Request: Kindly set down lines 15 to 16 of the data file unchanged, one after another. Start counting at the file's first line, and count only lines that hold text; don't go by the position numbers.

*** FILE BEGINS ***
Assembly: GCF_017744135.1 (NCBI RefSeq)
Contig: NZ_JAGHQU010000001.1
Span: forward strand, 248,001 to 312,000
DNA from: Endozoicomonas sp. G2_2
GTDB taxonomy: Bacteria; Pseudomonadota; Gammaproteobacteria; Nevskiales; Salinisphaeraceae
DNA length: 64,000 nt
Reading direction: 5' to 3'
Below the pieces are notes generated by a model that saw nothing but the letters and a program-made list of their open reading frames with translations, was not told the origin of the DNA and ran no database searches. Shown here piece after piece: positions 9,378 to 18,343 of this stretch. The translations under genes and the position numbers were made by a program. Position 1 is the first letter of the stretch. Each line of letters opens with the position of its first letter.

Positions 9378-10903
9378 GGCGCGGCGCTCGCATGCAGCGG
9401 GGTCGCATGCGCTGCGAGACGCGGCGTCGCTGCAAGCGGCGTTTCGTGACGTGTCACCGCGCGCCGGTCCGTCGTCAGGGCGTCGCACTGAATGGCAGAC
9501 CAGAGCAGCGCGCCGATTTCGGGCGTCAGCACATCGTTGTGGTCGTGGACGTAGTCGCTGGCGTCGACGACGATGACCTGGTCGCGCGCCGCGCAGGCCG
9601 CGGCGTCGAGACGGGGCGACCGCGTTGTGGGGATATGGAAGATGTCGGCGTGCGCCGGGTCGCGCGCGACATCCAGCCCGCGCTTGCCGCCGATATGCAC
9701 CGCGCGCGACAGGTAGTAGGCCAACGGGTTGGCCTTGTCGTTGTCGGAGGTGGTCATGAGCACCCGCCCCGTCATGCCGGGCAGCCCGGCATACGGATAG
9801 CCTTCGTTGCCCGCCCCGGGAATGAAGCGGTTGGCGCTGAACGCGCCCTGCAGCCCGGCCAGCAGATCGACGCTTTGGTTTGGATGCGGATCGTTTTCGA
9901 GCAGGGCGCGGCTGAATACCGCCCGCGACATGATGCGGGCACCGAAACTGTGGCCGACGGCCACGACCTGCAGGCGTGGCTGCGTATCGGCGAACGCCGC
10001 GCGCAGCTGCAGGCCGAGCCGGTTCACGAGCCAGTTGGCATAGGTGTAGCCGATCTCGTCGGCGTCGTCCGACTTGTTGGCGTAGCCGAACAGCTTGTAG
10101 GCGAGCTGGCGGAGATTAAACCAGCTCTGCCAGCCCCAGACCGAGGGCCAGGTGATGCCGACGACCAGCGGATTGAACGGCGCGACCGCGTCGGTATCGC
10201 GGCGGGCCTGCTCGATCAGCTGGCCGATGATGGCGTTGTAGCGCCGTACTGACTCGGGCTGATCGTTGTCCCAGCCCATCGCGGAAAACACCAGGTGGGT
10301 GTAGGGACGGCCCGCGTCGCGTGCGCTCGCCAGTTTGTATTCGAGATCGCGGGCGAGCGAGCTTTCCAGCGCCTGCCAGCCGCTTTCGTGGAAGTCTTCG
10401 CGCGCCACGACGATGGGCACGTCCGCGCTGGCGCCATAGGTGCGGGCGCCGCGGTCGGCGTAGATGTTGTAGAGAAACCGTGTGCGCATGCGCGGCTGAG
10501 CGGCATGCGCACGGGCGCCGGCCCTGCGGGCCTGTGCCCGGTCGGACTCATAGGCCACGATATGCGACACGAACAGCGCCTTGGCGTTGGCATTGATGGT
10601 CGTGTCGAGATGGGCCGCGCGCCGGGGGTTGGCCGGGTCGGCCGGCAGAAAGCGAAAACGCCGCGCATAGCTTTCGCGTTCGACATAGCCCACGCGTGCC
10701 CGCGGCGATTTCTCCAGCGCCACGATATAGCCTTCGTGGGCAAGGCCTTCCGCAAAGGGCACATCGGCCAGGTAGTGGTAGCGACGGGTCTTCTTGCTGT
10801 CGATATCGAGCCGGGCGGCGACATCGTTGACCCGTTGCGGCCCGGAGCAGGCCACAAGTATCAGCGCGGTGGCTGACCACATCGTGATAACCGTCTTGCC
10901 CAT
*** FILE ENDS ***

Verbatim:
9801 CCTTCGTTGCCCGCCCCGGGAATGAAGCGGTTGGCGCTGAACGCGCCCTGCAGCCCGGCCAGCAGATCGACGCTTTGGTTTGGATGCGGATCGTTTTCGA
9901 GCAGGGCGCGGCTGAATACCGCCCGCGACATGATGCGGGCACCGAAACTGTGGCCGACGGCCACGACCTGCAGGCGTGGCTGCGTATCGGCGAACGCCGC